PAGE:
BUSINESS Chinese companies scramble to take a bite of growing mooncake market pie

BUSINESS

Chinese companies scramble to take a bite of growing mooncake market pie

CGTN

01:39, September 24, 2018

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(Photo: CGTN)

Every Mid-Autumn Festival, the Chinese market gets flooded with mooncakes, a kind of baked pastry that symbolizes family reunions and which is traditionally consumed as part of the celebrations.

Ahead of the festival, which falls on Monday, a number of Chinese F&B companies branched out their offerings to include the round delicacy, as the mooncake market grows in the country.

A piece of the pie

Hot pot brand Chen JiSunhe is joining the race to the hearts and wallets of Chinese consumers during the festive season, having announced recently it will sell mooncakes for the very first time. 

A number of tea brands have also launched their own savory and sweet concoctions, amid rising demand.

Guangdong-based Heytea, known for its cheese-topped tea drinks, is taking its first step in the mooncake market this year, announcing in August it is selling the dessert in six different flavors. Another tea shop, Naixue tea, began selling mooncakes in 2017, but expanded its collection this year, adding three gift boxes, including matcha (a type of green tea) and mochi flavors.

Alibaba Group's new-age supermarket chain Hema also rolled out its own mooncake line.

But entering the market is no piece of cake. Newcomers need to ensure their products are in line with the country's food safety laws.

Since 2008, mooncake makers need to acquire a QS certification, an official safety document setting the standards for the area of the workshop and the manufacturing equipment, among other conditions.

New mooncake makers have been turning to food processing enterprises as they lack the necessary qualifications, which could incur extra costs.

Fight for fat profits

The huge appetite of Chinese people for mooncakes during the Mid-Autumn Festival aside, profitability is attracting F&B brands to enter the seasonal market.

A decent mooncake gift box starts from 200 yuan (30 US dollars), with price tags of luxury ones reaching four figures – of which over 50 percent is gross profit.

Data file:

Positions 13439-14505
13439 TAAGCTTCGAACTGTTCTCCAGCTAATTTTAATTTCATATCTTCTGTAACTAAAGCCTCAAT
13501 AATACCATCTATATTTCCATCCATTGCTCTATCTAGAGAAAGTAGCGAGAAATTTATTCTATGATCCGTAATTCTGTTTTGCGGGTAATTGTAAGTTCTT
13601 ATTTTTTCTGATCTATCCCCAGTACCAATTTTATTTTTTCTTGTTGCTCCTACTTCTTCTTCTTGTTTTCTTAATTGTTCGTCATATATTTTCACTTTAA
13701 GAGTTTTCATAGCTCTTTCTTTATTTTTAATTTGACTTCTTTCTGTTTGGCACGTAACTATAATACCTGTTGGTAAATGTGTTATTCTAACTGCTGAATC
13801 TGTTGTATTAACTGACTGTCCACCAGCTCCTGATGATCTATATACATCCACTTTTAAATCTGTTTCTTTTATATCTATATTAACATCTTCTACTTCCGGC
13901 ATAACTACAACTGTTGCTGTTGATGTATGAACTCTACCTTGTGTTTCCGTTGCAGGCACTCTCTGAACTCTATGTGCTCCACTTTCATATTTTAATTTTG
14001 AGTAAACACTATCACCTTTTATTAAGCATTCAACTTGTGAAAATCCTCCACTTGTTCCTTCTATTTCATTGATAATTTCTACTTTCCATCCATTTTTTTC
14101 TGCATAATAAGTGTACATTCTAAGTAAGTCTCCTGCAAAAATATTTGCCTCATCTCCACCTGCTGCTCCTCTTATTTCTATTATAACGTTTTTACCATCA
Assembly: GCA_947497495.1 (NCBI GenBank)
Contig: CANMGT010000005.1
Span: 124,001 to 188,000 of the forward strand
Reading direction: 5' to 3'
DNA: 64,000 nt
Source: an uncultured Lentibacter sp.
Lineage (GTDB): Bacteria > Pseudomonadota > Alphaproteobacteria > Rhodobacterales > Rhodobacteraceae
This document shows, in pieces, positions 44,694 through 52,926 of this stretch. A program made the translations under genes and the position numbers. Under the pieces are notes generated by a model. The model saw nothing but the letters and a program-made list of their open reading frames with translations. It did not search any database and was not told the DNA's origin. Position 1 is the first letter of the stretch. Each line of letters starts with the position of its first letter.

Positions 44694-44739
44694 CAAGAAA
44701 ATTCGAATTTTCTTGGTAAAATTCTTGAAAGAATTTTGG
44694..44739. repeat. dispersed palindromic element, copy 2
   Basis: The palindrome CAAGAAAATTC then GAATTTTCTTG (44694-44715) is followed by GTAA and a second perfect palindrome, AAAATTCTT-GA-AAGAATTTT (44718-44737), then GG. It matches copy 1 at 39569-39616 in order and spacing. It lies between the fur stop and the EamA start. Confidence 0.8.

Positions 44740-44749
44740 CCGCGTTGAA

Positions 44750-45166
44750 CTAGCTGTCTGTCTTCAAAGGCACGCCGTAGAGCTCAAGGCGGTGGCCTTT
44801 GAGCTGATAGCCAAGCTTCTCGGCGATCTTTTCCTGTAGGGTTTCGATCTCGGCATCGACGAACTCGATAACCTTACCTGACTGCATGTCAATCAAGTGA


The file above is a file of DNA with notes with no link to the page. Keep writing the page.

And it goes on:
China's gift giving culture has also given rise to "paper mooncakes", prepaid gift cards and coupons which could be exchanged for mooncakes for free.

The more crowded the market is, the fiercer the competition. Newcomers to the mooncake market are bringing new flavors and experiences, forcing established makers of the dessert to stay relevant in a changing market.

Time-honored brands have built a reputation for themselves, and are instantly recognized, but amid a multitude of options for consumers, these labels are constantly trying to innovate.

Guangzhou Restaurant, a restaurant chain whose mooncakes are as famous as the southern Chinese city itself, has shifted focus to new distribution channels, riding the digital wave in the country by offering discounts such as red packets (virtual monetary gifts) and other promotions on e-commerce platforms. It also unveiled a limited edition of artisanal handmade mooncakes.

In order to attract young consumers, Wing Wah, an old mooncake brand in Hong Kong, redesigned its packaging to include images of cartoon characters favored by the post-90s generation.

Pizza Hut has teamed up with the Forbidden City to launch a collection of imperial mooncakes, while Yongzheng book mall in south China's Guangdong Province created mooncakes with cultural elements integrated in its packaging.

'Tis the season for mooncake stocks to go up

As the Mid-Autumn Festival approaches, authentic mooncake "concept stocks" have risen slightly, amid high seasonal demand for the baked goodies.

There are more than 30 mooncake concept stocks on the market, but only Guangzhou Restaurant and Ganso shares are listed with mooncake manufacturing as their main business. The other companies have diversified assets, and their revenue is generally only partially from mooncake making.

China-based Southwest Securities has warned that both types of companies are exposed to operating risks because of their great dependence on single products.

The listed companies tied to mooncakes also cover enterprises dealing with raw material production, packaging and distribution, which have also made gains on the stock market.

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